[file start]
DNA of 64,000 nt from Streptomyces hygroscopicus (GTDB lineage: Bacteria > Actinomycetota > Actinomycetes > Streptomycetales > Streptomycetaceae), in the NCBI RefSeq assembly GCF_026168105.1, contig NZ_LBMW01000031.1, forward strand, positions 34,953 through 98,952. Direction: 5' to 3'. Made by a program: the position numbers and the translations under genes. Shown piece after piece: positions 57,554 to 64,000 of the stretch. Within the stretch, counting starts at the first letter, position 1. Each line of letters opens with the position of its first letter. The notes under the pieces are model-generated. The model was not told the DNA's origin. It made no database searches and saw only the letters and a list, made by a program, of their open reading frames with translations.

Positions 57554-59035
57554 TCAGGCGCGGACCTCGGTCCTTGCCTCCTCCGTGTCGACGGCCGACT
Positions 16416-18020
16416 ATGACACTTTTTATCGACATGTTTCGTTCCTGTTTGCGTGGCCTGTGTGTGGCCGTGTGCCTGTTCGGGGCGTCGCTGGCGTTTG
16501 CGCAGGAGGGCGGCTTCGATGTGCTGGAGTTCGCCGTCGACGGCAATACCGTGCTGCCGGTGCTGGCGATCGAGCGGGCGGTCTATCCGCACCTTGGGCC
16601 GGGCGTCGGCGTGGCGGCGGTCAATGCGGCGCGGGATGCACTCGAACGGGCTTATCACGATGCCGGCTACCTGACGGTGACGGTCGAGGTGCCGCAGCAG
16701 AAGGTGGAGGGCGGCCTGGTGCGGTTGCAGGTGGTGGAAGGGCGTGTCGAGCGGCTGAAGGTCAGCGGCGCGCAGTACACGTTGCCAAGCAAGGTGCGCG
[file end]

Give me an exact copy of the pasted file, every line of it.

DNA of 64,000 nt from Streptomyces hygroscopicus (GTDB lineage: Bacteria > Actinomycetota > Actinomycetes > Streptomycetales > Streptomycetaceae), in the NCBI RefSeq assembly GCF_026168105.1, contig NZ_LBMW01000031.1, forward strand, positions 34,953 through 98,952. Direction: 5' to 3'. Made by a program: the position numbers and the translations under genes. Shown piece after piece: positions 57,554 to 64,000 of the stretch. Within the stretch, counting starts at the first letter, position 1. Each line of letters opens with the position of its first letter. The notes under the pieces are model-generated. The model was not told the DNA's origin. It made no database searches and saw only the letters and a list, made by a program, of their open reading frames with translations.

Positions 57554-59035
57554 TCAGGCGCGGACCTCGGTCCTTGCCTCCTCCGTGTCGACGGCCGACT
Positions 16416-18020
16416 ATGACACTTTTTATCGACATGTTTCGTTCCTGTTTGCGTGGCCTGTGTGTGGCCGTGTGCCTGTTCGGGGCGTCGCTGGCGTTTG
16501 CGCAGGAGGGCGGCTTCGATGTGCTGGAGTTCGCCGTCGACGGCAATACCGTGCTGCCGGTGCTGGCGATCGAGCGGGCGGTCTATCCGCACCTTGGGCC
16601 GGGCGTCGGCGTGGCGGCGGTCAATGCGGCGCGGGATGCACTCGAACGGGCTTATCACGATGCCGGCTACCTGACGGTGACGGTCGAGGTGCCGCAGCAG
16701 AAGGTGGAGGGCGGCCTGGTGCGGTTGCAGGTGGTGGAAGGGCGTGTCGAGCGGCTGAAGGTCAGCGGCGCGCAGTACACGTTGCCAAGCAAGGTGCGCG